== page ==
συναχθήσονται: FPI 3p, συνάγω, 1) to gather together, to gather
ἀφορίσει: FAI 3s, ἀφορίζω, 1) to mark off from others by boundaries, separate 
ἀφορίζει: PAI 3p, ἀφορίζω, 1) to mark off from others by boundaries, separate 
1. It is here, when the nations (not individuals, by the way), are described as “sheep and goats” that what began as a straightforward declaration seems to become a parable. At the least, the declaration takes on some parabolic shape.  

33 καὶ στήσει τὰ μὲν πρόβατα ἐκ δεξιῶν αὐτοῦ τὰ δὲ ἐρίφια ἐξ εὐωνύμων. 
and he shall place sheep on his right the yet goats on left.
στήσει: FAI 3s, ἵστημι, 1) to cause or make to stand, to place, put, set 

34 τότε ἐρεῖ ὁ βασιλεὺς τοῖς ἐκ δεξιῶν αὐτοῦ, Δεῦτε, οἱ εὐλογημένοι τοῦ πατρός μου, κληρονομήσατε τὴν ἡτοιμασμένην ὑμῖν βασιλείαν ἀπὸ καταβολῆς κόσμου: 
Then the king shall say to the ones his right, Come, you having been blessed of my father, inherit the kingdom having been prepared for you from since foundation of the world;
ἐρεῖ: FAI 3s, λέγω, 1) to say, to speak 
Δεῦτε: δεῦτε, 1) come hither, come here, come 2) interjection, come!,
εὐλογημένοι: PerfPPart vpm, εὐλογέω, 1) to praise, celebrate with praises  2) to invoke blessings
κληρονομήσατε: AAImpv 2p, κληρονομέω, 1) to receive a lot, receive by lot 
ἡτοιμασμένην: PerfPPart asf, ἑτοιμάζω, 1) to make ready, prepare 
1. The phrase “you who have been blessed” is a perfect participle.
2. And since we are talking about nations, is this about Israel, an affirmation of the covenant of Genesis 12:1-3? Or, is it about any nation that practices justice, compassion, and charity in how it treats its beleaguered peoples?
3. This text might make a good place to talk about predestination and argue whether it is infralapsarian or supralapsarian. (A vastly underappreciated conversation, IMHO.)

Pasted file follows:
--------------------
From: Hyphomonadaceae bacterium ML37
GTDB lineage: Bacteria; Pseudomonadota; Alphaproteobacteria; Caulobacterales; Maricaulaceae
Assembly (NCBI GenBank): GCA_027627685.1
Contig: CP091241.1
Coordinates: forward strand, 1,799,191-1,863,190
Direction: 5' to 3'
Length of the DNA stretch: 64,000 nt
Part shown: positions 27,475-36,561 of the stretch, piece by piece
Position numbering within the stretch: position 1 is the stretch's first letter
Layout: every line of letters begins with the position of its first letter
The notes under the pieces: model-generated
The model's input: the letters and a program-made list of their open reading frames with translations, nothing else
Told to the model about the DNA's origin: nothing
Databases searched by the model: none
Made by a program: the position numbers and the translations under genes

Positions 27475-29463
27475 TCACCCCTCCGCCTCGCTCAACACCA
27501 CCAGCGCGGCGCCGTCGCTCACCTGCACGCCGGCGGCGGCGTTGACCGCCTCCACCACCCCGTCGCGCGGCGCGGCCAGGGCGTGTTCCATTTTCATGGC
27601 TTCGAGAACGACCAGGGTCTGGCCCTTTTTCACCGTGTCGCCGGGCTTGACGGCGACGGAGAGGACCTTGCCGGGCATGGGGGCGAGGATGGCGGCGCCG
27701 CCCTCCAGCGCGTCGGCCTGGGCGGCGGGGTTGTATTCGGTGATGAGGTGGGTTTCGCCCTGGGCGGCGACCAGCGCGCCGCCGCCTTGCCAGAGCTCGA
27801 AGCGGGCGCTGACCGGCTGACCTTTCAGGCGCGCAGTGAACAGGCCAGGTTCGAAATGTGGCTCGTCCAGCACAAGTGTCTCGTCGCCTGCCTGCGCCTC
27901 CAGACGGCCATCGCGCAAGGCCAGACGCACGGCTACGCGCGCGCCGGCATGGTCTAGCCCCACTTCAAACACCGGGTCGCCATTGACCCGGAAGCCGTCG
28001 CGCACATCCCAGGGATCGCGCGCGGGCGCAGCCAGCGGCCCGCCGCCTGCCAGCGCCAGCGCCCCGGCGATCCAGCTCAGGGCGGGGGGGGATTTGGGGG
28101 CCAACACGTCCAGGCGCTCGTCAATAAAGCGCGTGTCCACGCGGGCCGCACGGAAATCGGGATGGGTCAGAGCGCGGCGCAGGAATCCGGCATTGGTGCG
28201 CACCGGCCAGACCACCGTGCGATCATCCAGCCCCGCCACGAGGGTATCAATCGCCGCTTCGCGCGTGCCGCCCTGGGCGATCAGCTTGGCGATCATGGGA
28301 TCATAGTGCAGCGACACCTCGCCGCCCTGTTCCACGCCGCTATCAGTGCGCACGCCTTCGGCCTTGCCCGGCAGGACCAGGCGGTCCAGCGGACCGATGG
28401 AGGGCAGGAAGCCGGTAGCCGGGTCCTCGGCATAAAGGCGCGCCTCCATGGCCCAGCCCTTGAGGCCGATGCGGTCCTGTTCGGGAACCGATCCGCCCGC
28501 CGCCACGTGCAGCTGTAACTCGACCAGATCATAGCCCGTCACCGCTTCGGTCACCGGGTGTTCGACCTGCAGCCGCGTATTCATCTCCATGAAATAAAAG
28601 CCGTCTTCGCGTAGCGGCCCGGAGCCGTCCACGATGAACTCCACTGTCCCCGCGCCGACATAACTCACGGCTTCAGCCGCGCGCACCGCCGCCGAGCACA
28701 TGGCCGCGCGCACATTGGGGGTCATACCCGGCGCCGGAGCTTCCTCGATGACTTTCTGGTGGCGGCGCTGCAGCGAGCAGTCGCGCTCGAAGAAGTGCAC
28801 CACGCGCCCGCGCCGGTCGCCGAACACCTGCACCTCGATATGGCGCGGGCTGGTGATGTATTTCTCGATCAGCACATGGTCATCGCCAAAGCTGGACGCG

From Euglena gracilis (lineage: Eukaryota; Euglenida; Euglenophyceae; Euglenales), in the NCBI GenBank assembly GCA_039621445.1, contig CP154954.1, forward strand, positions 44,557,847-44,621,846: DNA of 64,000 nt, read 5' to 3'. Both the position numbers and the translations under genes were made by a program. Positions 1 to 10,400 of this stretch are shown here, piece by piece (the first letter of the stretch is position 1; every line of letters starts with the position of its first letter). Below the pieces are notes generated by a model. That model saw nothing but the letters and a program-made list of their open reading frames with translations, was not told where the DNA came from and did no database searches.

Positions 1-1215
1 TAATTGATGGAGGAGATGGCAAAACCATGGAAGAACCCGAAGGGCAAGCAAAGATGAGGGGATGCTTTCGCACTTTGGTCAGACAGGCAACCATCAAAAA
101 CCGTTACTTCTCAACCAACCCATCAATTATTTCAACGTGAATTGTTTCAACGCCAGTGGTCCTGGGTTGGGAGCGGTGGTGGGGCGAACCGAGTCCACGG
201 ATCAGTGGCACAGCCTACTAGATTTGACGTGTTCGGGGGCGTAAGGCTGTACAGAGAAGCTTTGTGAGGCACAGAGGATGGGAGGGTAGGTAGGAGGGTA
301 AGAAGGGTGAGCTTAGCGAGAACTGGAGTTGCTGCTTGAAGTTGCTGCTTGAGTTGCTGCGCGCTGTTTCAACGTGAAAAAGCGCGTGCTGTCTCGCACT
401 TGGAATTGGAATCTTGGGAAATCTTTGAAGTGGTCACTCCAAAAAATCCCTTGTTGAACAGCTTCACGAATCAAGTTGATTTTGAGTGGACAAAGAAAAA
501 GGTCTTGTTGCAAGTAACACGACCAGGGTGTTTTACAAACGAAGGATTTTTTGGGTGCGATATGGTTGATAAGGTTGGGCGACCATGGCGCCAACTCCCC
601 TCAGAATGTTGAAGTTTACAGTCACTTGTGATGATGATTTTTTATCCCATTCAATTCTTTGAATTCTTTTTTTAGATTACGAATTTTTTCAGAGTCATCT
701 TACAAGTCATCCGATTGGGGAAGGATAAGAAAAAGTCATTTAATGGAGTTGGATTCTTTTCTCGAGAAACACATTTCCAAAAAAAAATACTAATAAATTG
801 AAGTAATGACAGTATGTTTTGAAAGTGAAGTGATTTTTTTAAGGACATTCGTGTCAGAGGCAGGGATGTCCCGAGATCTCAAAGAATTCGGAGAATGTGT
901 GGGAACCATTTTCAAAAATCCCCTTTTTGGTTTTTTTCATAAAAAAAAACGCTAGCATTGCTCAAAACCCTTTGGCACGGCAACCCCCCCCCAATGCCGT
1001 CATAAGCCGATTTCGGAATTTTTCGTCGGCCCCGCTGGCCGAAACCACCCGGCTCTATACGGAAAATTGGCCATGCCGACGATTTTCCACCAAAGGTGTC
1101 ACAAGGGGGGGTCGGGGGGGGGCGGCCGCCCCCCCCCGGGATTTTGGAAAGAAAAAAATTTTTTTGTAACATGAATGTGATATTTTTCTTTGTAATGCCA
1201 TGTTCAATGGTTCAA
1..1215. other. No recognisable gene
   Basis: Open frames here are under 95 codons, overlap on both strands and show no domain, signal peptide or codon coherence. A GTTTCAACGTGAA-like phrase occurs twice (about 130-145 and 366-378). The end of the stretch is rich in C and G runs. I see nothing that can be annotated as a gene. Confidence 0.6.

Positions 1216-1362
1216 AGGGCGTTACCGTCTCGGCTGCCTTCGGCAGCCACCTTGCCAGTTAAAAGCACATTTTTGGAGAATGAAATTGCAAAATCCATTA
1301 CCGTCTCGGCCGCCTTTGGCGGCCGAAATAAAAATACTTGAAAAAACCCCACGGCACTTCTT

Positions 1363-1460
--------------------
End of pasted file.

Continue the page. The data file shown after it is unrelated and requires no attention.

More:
35 ἐπείνασα γὰρ καὶ ἐδώκατέ μοι φαγεῖνἐδίψησα καὶ ἐποτίσατέ με, ξένος ἤμην καὶ συνηγάγετέ με, 
For I hungered and you gave to me to eat, I thirsted and you gave me drink, a stranger and you gathered to me,
ἐπείνασα: AAI 1s, πεινάω, 1) to hunger, be hungry 
ἐδώκατέ: AAI 2p, δίδωμι, 1) to give 
φαγεῖν: AAInf, ἐσθίω, 1) to eat  
ἐδίψησα: AAI 1s, διψάω, 1) to suffer thirst, suffer from thirst
ἐποτίσατέ: AAI 2p, ποτίζω, 1) to give to drink, to furnish drink 
συνηγάγετέ: AAI 2p συνάγω, 1) to gather together, to gather …  3a) into one's home, i.e. to receive hospitably, to entertain.
1. While I am accustomed to speaking of Jesus as the one who is embodied in the hungry, thirsty, etc., it is more precisely “the Son of Man” who is doing so.

36 γυμνὸς καὶ περιεβάλετέ με, ἠσθένησα καὶ ἐπεσκέψασθέ με, ἐν φυλακῇ ἤμην καὶ ἤλθατε πρός με. 
naked and you clothed me, enfeebled and you looked after me, in prison and you came to me.
περιεβάλετέ: AAI 2p, περιβάλλω, 1) to throw around …  1b) of garments, to clothe
ἠσθένησα: AAI 1s, ἀσθενέω, 1) to be weak, feeble, to be without strength, powerless  
ἐπεσκέψασθέ: AMI 2p, ἐπισκέπτομαι, 1) to look upon or after, to inspect, examine with the eyes
ἤλθατε: AAI 2p, ἔρχομαι, 1) to come

37 τότε ἀποκριθήσονται αὐτῷ οἱ δίκαιοι λέγοντες, Κύριε, πότε σε εἴδομεν πεινῶντα καὶ ἐθρέψαμεν, ἢ διψῶντα καὶ ἐποτίσαμεν